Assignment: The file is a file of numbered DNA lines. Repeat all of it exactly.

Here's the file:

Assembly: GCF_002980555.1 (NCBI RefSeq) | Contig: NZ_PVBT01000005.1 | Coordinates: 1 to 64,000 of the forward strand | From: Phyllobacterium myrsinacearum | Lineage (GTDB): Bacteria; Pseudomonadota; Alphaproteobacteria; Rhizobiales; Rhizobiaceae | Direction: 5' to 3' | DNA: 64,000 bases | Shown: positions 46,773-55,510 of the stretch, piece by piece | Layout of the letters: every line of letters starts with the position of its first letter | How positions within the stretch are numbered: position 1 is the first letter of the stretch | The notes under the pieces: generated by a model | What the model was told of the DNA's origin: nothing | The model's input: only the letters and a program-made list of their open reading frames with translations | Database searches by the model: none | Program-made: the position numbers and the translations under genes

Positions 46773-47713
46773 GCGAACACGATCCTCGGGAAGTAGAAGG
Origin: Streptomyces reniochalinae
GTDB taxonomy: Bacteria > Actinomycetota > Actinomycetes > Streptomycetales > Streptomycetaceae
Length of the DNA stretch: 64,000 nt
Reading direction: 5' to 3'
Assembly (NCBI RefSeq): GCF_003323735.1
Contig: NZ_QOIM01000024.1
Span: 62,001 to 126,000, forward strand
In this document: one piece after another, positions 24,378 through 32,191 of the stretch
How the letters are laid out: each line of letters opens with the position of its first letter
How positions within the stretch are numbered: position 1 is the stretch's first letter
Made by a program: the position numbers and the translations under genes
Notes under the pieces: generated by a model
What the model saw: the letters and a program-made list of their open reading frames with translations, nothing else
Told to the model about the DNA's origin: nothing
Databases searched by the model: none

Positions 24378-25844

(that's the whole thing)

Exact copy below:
Assembly: GCF_002980555.1 (NCBI RefSeq) | Contig: NZ_PVBT01000005.1 | Coordinates: 1 to 64,000 of the forward strand | From: Phyllobacterium myrsinacearum | Lineage (GTDB): Bacteria; Pseudomonadota; Alphaproteobacteria; Rhizobiales; Rhizobiaceae | Direction: 5' to 3' | DNA: 64,000 bases | Shown: positions 46,773-55,510 of the stretch, piece by piece | Layout of the letters: every line of letters starts with the position of its first letter | How positions within the stretch are numbered: position 1 is the first letter of the stretch | The notes under the pieces: generated by a model | What the model was told of the DNA's origin: nothing | The model's input: only the letters and a program-made list of their open reading frames with translations | Database searches by the model: none | Program-made: the position numbers and the translations under genes

Positions 46773-47713
46773 GCGAACACGATCCTCGGGAAGTAGAAGG
Origin: Streptomyces reniochalinae
GTDB taxonomy: Bacteria > Actinomycetota > Actinomycetes > Streptomycetales > Streptomycetaceae
Length of the DNA stretch: 64,000 nt
Reading direction: 5' to 3'
Assembly (NCBI RefSeq): GCF_003323735.1
Contig: NZ_QOIM01000024.1
Span: 62,001 to 126,000, forward strand
In this document: one piece after another, positions 24,378 through 32,191 of the stretch
How the letters are laid out: each line of letters opens with the position of its first letter
How positions within the stretch are numbered: position 1 is the stretch's first letter
Made by a program: the position numbers and the translations under genes
Notes under the pieces: generated by a model
What the model saw: the letters and a program-made list of their open reading frames with translations, nothing else
Told to the model about the DNA's origin: nothing
Databases searched by the model: none

Positions 24378-25844